Former AS Monaco Scout Catalano Reflects on Henry's Career

Meet the man who first saw New York's captain play when he was 13-years-old

Red Bulls captain Thierry Henry has recorded a countless amount of goals, wins and championships over his star-studded career. His story from his beginnings in French soccer to his legendary status at a number of elite clubs and on the international level has been well documented many times.

One individual in his story who is particularly of note is a man named Arnold Catalano.

Twenty-three years ago, AS Monaco was overseen by current Arsenal manager Arsène Wenger, who helped the French club earn success. In 1988, Monaco won the Ligue 1 championship and took home the Coupe de France in 1989 and 1991, while qualifying for the European Cup consistently. During this time, a number of noteworthy players came through Monaco, including Jurgen Klinsmann, Youri Djorkaeff and George Weah.

Wenger also helped build a strong youth program which helped produce some of the players which were part of the French World Cup-winning team in 1998. In 1990, Monaco had a seasoned scout in Paris with an eye for talent, and the Les Ulis neighborhood in France’s capital housed a talented 13-year-old that would be part of this movement: Henry. That scout, Catalano, was recently in New York and sat down with NewYorkRedBulls.com recently to discuss his career and his discovery of one of the greatest strikers in the history of the game.

NYRB: So you went to see the game against the Revolution on Oct. 5, I hear?

AC: Yes.

NYRB: First time seeing Thierry with the Red Bulls. What was it like?

AC (through translator): It was good. It’d been a while since I had seen him play in person. I think the last time I saw him was in Rome for the Champions League final between Barcelona and Manchester United a couple of years ago. No, but to be physically at the stadium, I really liked it. It was a good atmosphere.

NYRB: It was a good game, for sure. So, now, how did you start out scouting?

AC: At the beginning, I was coaching 14 year olds at a pro club in Paris called Metro Racing. When the first team coach left for Sochaux, they were looking for a scout near Paris for that age group. At the time, Sochaux’s training academy was well respected. I worked there for two years. The managers at AS Monaco must have liked what was doing there, but in any case they asked me to do the same job for them: scouting in the Paris area. It’s a region that represents a fifth of the population of France, so it’s an important talent pool.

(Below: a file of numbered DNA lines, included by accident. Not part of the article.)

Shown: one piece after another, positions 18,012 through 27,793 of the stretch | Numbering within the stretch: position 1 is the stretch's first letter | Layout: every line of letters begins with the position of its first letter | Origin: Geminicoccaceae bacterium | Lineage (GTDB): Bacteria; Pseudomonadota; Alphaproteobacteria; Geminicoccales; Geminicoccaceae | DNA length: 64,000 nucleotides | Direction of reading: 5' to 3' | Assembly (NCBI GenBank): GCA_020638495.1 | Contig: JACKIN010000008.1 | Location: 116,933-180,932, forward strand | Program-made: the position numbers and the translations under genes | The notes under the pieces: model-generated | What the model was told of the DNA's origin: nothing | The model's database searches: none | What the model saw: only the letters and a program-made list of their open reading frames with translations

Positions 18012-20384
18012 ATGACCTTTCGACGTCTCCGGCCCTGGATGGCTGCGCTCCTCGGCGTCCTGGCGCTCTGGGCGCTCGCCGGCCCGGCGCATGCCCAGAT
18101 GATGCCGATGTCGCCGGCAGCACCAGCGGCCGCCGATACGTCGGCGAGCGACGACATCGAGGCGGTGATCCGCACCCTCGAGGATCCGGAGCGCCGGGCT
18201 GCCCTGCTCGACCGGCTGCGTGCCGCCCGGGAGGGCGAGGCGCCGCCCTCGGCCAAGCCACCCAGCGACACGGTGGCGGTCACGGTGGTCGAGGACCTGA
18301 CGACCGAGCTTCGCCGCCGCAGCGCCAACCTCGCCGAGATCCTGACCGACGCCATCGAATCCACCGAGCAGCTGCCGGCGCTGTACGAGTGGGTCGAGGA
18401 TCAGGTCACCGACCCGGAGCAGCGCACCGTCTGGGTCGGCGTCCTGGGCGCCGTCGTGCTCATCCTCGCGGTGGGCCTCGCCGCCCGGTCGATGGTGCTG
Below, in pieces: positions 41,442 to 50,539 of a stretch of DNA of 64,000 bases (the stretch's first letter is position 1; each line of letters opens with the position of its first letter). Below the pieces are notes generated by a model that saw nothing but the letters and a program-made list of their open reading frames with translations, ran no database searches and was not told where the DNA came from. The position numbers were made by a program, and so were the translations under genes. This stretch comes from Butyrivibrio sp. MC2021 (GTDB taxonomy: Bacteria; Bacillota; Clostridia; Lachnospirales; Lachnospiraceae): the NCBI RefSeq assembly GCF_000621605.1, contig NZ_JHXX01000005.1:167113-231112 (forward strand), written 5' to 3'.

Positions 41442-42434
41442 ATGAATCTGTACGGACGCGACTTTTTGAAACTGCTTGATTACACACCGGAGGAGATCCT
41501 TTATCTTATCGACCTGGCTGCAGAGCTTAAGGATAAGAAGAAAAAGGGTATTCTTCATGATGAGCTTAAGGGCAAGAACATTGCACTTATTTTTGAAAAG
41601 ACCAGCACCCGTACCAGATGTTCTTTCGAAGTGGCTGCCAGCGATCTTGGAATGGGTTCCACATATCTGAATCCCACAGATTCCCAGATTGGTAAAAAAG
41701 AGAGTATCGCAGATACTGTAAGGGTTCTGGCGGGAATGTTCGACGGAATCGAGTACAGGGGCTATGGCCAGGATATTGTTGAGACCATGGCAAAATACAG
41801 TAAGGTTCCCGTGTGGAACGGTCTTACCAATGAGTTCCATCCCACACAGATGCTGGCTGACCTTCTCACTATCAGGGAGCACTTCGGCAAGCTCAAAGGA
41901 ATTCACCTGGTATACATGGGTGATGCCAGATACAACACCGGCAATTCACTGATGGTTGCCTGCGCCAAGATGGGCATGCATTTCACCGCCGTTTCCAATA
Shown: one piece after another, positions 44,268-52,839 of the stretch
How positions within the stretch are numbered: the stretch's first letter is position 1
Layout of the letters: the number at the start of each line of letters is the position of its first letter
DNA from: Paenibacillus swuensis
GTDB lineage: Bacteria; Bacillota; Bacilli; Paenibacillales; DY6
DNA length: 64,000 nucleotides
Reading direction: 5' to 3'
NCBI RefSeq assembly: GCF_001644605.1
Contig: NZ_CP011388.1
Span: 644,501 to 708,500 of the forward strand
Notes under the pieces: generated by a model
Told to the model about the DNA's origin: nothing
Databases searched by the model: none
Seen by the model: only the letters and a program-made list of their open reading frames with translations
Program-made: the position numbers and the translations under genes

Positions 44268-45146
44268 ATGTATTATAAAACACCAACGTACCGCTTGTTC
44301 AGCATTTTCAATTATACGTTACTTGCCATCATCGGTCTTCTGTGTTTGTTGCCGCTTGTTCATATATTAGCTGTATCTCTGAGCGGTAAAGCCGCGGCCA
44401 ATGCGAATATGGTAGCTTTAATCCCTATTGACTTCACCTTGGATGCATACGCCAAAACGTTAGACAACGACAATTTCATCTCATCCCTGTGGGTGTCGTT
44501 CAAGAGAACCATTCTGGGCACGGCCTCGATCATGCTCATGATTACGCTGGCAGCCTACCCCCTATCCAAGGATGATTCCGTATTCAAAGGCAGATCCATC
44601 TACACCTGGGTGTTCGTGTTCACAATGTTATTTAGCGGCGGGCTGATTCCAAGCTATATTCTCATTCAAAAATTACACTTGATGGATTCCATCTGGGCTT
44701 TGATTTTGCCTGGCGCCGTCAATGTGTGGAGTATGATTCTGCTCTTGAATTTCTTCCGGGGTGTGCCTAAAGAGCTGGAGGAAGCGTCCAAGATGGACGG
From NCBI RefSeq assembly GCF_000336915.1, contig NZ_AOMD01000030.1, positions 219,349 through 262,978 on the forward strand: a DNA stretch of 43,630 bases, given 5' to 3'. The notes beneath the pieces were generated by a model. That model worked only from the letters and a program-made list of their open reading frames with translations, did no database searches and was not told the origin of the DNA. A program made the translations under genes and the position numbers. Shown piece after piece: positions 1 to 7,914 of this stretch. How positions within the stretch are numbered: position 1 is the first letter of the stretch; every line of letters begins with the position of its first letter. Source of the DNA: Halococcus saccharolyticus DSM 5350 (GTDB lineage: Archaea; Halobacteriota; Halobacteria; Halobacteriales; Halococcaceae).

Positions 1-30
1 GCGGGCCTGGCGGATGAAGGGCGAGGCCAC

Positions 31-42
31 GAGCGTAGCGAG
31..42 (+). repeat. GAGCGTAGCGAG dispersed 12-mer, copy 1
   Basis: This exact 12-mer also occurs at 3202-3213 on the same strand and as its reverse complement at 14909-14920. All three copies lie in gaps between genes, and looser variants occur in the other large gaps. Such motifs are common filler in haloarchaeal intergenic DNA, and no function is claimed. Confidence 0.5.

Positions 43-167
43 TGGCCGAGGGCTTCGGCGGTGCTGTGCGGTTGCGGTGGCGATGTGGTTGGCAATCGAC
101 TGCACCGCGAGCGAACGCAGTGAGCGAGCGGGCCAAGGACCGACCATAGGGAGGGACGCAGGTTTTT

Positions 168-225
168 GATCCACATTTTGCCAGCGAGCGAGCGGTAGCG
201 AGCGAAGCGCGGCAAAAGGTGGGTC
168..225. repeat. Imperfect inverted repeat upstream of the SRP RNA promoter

NYRB: How long ago was this?

AC: Twenty-three years ago. I worked for nine years in the Paris area for Monaco, but then I took the job of running their scouting program for the 13- to 14-year-olds up until the 18-year-olds, so I had to move to Monaco.

NYRB: How did you get these kids to leave their families and try to pursue a job as a professional soccer player?

AC: Well, the first step is making a choice. There are limited spots, so you have to be selective. You have to be convinced that you’ve made the right choice before you get in touch with the family. It takes lots of observation to even get to the point, as a club, to propose a contract, and it’s only after that you contact the family.

NYRB: How many kids did you get to bring in when you were at Monaco?

AC: For each age group? 20. That was how many the club could afford to put up and manage. The program lasted for three years, because the French Football Federation mandated that the first contract offered had to be for three years.

NYRB: Is Thierry Henry the most famous player you scouted while you were at Monaco?

AC: Yes. Look at his career. It speaks for itself. There were others who became internationals, but not at Thierry’s level.

NYRB: I’m told that the first time you saw Thierry play, he scored six goals. Is that right?

AC: That’s true, but he scored them without breaking a sweat.

NYRB: So did you think, or at least suspect, that this was a player who could go on to win the World Cup?

AC: No. All the young players that I’ve heard about who were supposed to be phenoms… I don’t work like that. It’s unprofessional to think that right away. In that era, the number of contracts at professional clubs were limited, so the chance to get a contract right out of the academy wasn’t a given. It was really hard. The club had space for 19 first team contracts and not one more, so it was really difficult to get a professional deal directly out of the academy. When that class of 20 players reached the end of their three-year contract, only one, maybe two, would make it to the first team. Even at Monaco, which was top of the League at the time.